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Friday, August 13, 2021 HouseplantsTrending Tropicals®

How to Help Your Houseplant Climb

Create a vertical lift for houseplants that love to climb. It’s what they do naturally. Here's how!

Start with houseplants that love to climb
Pothos offer heart-shape leaves that are all green or splashed with showy accents of cream or white. This versatile houseplant can grow in hanging baskets or climb a totem or trellis.

Many of the traditional Philodendron varieties are vines that happily grow on a moss pole or up a trellis. Green heartleaf philodendron is a classic. For some other colorful twists, try ‘Golden Goddess,’ which offers brilliant chartreuse foliage; plants can climb 6 feet or more. Or try P. brandtianum, an easy-growing vine that sports rich green leaves marbled in silver.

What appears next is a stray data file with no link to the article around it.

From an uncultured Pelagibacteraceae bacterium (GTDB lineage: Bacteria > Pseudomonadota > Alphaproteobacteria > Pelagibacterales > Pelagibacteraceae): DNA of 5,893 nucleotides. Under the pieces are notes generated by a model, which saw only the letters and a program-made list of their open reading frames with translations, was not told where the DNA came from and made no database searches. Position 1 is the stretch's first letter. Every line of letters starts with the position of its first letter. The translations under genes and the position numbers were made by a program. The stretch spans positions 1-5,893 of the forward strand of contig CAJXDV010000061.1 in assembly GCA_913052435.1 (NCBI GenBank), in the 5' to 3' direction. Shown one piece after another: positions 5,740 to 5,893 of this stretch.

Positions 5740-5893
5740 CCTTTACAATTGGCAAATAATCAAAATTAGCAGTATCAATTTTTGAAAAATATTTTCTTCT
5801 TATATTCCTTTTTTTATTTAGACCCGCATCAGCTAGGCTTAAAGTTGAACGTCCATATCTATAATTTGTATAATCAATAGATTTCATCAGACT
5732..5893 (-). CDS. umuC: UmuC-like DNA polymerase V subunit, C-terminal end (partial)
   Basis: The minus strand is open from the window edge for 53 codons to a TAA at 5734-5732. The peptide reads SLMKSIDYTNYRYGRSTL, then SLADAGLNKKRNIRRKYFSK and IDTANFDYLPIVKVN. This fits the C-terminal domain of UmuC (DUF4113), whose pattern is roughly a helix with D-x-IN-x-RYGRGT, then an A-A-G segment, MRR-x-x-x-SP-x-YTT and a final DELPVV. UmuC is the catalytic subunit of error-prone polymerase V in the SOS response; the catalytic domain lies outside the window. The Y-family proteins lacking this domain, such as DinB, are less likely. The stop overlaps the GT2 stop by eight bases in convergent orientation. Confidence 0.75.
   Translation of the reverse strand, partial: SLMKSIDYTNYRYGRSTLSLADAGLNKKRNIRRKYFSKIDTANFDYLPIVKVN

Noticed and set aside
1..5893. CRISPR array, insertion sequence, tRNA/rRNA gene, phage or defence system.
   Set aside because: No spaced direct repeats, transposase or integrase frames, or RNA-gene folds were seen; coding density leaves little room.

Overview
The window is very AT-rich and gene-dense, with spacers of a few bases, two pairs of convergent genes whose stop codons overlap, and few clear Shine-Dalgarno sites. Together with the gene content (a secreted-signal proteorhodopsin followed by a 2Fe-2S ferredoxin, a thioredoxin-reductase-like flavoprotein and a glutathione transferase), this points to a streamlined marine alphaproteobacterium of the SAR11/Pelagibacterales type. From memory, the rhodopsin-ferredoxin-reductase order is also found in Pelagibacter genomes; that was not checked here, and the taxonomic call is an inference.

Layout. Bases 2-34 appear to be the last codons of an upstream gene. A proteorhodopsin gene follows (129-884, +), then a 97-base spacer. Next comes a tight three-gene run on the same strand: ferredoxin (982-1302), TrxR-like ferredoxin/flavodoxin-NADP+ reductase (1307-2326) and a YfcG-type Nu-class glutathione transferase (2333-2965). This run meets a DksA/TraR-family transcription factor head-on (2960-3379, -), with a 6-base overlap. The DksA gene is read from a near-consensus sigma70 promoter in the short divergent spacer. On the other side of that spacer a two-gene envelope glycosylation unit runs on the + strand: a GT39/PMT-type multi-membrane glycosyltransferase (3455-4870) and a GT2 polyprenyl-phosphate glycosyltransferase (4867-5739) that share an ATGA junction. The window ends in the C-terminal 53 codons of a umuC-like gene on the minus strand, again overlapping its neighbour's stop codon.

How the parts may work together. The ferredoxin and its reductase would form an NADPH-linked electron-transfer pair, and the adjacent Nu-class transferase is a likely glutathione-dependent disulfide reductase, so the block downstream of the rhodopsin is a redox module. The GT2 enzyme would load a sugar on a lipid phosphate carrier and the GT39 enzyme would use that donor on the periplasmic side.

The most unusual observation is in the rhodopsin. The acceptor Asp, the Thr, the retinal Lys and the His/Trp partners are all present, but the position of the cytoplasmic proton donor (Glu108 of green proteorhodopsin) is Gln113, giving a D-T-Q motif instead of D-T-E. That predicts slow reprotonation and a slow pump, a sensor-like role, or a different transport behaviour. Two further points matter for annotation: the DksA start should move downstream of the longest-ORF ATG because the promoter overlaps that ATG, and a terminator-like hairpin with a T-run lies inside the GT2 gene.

Arrowhead plant has arrowhead-shape leaves (hence the name!) and makes a beautiful lush tower of leaves when trained onto a pole.

And Monstera species such Monstera deliciosa can be trained to grow upward (instead of growing outward or trailing). Both Little Swiss monstera (Monstera adansonii) and Monstera sp. Peru are adorable growing up a moss post or onto a trellis, showing off its holey leaves.

Give them leg up
You can train vining plants to grow up, up, and away using several types of structures. Moss poles (also called totem poles) are metal structures that are generally wrapped with coir or moss, providing a vertical surface on which vining plants to scale upwards.

You can insert a moss pole directly into your planting container, then use pins, ties, or clips to help the stems begin to grow upwards. The aerial roots of some vining plants simply attach themselves to the moss pole.

Moss poles also provide water and nutrients to climbing plants. (When watering climbing plants with moss poles, you also water the pole, which stays moist.)

You can also insert a trellis made from wood, wire, or (in the case of Shingle Plant) a plank.

Climbing plants may also initially need some help getting started on the trellis. You can simply drape the long tendrils onto a trellis rung. Or you may need to tie or clip stems to the trellis to help guide them on their ascent upward.

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